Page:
Sea lions are meanwhile killed upstream
PORTLAND, Oregon––Hiring USDA Wildlife Services to kill double-crested cormorants near the mouth of the Columbia River, while other agencies killed sea lions beneath the Bonneville Dam, nominally to protect chinook salmon runs on behalf of sport fishers, the U.S. Army Corps of Engineers on May 19, 2016 admitted that “as many as 16,000 adult birds” in the East Sand Island nesting colony left their eggs behind to be eaten by predators including eagles, seagulls and crows.”
The Corps of Engineers claimed, however, that the cormorant nesting colony abandonment was a mystery, reported Cassandra Profit of Oregon Public Broadcasting.
“We shot at them, but we don’t know why they left”
“The disturbance resulted in nest abandonment and the loss of all the cormorants eggs to avian predators like seagulls, eagles and crows,” acknowledged U.S. Army Corps of Engineers spokesperson Amy Echols, but added, “We don’t know yet what the cause of the disturbance was.”
“No cormorants in the colony”
Oregon State University ornithologist Dan Roby confirmed to Profit, after doing an aerial survey, that “There were absolutely no cormorants anywhere in the colony. It’s a real mystery for us,” Roby added. “It actually amazes me that any kind of disturbance––even people going on the island if that’s what happened––could cause all the birds to leave their nests with eggs and then gather on the shoreline as if they were afraid to go back to their nests. It’s certainly unprecedented in all the years we were out there working on that cormorant colony.”
Eventually about 4,000 cormorants returned to East Sand Island, but not to their ruined nests.
“Weeks of intense killing”
“The complete collapse of the colony was preceded by weeks of intense killing and harassment of cormorants on and around East Sand Island,” Audubon Society of Portland conservation director Bob Sallinger charged in a media release, “with federal agents killing nearly 2,400 birds with shotguns and destroying more than 1,000 cormorant nests.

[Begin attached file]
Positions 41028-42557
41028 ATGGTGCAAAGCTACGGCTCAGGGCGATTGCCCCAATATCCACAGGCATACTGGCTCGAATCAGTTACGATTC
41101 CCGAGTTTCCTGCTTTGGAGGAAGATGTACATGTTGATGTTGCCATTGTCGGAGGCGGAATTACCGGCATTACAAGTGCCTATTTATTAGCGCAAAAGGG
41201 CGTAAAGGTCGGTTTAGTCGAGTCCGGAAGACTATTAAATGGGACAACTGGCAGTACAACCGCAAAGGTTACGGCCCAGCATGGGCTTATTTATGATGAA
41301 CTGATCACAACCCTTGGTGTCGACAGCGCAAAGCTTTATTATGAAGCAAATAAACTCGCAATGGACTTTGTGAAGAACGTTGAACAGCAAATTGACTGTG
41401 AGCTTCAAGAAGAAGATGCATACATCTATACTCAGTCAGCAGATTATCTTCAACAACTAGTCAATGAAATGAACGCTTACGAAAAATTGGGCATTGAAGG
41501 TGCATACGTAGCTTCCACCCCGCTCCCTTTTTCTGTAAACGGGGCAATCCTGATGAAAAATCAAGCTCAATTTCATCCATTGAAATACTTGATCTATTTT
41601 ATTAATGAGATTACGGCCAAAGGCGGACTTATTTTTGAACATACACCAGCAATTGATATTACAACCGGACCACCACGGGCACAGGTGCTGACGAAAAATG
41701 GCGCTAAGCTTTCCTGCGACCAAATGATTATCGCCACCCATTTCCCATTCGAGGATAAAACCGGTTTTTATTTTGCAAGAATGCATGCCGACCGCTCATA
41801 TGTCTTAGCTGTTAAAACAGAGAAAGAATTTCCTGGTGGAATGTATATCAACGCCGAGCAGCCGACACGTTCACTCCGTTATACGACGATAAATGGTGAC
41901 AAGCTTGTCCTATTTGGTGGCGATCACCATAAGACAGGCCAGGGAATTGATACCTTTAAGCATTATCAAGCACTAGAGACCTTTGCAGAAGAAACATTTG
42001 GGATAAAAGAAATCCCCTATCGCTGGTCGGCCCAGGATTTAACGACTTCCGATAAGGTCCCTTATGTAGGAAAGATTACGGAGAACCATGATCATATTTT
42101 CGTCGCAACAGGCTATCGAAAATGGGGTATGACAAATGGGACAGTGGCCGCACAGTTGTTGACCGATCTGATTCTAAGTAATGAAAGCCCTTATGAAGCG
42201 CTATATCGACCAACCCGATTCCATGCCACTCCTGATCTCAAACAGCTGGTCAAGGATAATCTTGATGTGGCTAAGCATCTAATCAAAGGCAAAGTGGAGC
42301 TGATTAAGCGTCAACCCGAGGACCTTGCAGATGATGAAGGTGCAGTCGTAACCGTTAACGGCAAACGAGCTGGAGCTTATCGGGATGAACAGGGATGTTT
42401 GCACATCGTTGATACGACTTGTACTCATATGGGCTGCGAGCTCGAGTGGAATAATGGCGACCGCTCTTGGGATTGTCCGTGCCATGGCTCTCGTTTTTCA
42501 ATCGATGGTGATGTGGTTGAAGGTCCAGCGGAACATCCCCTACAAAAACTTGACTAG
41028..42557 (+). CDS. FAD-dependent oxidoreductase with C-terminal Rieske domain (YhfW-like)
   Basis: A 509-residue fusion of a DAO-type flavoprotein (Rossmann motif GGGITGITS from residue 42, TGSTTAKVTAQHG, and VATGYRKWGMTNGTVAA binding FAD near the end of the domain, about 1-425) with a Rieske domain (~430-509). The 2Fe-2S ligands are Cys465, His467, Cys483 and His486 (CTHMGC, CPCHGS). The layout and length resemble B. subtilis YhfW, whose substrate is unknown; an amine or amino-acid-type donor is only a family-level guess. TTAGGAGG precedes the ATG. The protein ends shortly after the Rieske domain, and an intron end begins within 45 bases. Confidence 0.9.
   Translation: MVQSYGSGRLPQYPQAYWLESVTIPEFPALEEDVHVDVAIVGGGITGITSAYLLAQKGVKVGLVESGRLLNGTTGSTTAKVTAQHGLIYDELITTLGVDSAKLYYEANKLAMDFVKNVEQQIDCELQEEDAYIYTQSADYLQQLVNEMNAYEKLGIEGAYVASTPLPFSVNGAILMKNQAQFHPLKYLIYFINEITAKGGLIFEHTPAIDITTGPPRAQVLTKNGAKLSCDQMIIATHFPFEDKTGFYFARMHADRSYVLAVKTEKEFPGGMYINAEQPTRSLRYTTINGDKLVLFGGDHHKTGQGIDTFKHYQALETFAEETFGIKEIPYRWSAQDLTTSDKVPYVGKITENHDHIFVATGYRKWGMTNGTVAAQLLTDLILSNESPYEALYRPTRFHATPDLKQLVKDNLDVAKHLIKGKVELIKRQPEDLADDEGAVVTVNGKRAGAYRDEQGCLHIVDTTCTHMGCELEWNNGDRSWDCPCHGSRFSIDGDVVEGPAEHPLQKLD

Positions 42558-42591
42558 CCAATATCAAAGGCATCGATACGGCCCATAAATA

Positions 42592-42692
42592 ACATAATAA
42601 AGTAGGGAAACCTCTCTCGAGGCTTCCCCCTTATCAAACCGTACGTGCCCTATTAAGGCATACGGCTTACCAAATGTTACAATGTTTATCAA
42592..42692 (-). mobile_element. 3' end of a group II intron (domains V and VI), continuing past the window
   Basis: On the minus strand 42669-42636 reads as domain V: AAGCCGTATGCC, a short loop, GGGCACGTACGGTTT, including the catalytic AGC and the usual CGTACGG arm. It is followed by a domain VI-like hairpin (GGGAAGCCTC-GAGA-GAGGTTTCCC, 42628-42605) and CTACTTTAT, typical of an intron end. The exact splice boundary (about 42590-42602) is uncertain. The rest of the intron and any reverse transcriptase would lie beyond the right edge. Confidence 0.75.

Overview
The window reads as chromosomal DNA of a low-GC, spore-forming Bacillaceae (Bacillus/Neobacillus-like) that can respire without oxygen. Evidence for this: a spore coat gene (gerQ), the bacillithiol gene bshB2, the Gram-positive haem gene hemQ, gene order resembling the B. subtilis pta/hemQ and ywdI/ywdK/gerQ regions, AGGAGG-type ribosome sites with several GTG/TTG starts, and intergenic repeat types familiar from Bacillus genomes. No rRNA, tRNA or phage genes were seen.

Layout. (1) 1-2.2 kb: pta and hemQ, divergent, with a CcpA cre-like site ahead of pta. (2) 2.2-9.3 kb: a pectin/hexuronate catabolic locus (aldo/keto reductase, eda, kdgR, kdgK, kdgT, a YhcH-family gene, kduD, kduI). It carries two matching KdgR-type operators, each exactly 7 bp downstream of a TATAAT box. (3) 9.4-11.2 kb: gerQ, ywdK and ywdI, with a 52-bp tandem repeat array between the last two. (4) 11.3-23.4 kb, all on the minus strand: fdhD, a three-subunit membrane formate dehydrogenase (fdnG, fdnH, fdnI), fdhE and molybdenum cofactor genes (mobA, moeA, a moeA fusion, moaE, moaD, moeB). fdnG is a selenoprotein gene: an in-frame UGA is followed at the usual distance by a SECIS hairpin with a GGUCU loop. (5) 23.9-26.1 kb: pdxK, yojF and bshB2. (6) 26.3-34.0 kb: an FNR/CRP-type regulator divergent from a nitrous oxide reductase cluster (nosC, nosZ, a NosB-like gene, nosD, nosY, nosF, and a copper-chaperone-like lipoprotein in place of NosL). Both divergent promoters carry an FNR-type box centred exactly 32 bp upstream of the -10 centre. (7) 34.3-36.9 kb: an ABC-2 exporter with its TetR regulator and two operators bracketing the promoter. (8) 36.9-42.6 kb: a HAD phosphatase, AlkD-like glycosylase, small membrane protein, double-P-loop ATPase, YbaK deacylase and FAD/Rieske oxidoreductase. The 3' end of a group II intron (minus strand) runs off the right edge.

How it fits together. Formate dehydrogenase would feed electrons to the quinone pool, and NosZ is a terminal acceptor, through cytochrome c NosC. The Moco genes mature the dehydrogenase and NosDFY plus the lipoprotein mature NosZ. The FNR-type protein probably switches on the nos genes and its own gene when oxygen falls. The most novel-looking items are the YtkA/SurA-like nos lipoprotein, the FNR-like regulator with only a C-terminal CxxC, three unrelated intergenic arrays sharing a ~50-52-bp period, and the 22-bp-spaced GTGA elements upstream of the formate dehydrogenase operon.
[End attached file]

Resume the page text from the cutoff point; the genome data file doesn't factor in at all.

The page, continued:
“The U.S. Army Corps of Engineers has temporarily suspended the slaughter of these birds while it investigates the colony failure,” Salinger acknowledged, “but it has not ruled out killing more birds this season. Audubon Society of Portland is calling for a permanent end to the senseless slaughter of these birds and a comprehensive, independent investigation of the federal agencies’ actions related to the killing program at East Sand Island.”
“Recklessly & relentlessly slaughtered”
The U.S. Fish and Wildlife Service has authorized the U.S. Army Corps of Engineers to hire USDA Wildlife Services to kill 3,114 double-crested cormorants in spring 2016, along with 93 Brandt’s cormorants and nine pelagic cormorants, who are not targeted species but are lookalikes for the species that are targeted. “Agents can also destroy 5,247 cormorant nests by slathering eggs in corn oil to suffocate the embryos within,” Salinger summarized.
“The federal agencies recklessly and relentlessly slaughtered these birds without scientific justification, and created conditions under which complete collapse of the largest double-crested cormorant colony in the world was a potential outcome,” Sallinger continued.
“The agencies are now trying to scapegoat eagles for the collapse of the cormorant colony, just as they scapegoat cormorants for salmon declines,” Sallinger added.
“The agencies have turned East Sand Island into a killing ground and put the birds under tremendous stress. Nobody should be surprised that the colony failed under these conditions.
“Many groups, including Portland Audubon, raised exactly this concern when they submitted comments on the federal agencies’ cormorant killing plan,” Sallinger recalled. “The agencies’ original goal of killing 15% of the entire population of double-crested cormorants west of the Rocky Mountains would have driven cormorant populations below levels defined as sustainable.
“Agencies ignored own experts”
“It was later discovered in documents, obtained under court order,” Sallinger added, “that the agencies also ignored and hid their own experts’ analysis which determined that killing cormorants would provide no benefit to the salmon it was supposed to protect.”
“In April 2016,” Sallinger noted, “a federal court in Washington D.C. found that the U.S. Fish & Wildlife Service cormorant killing program in the Eastern U.S. , responsible for the deaths of tens of thousands of cormorants, broke the law by failing to consider any options other than lethal control and by failing to demonstrate that killing cormorants delivered any appreciable benefits to the fish it was meant to protect.
Five federal court losses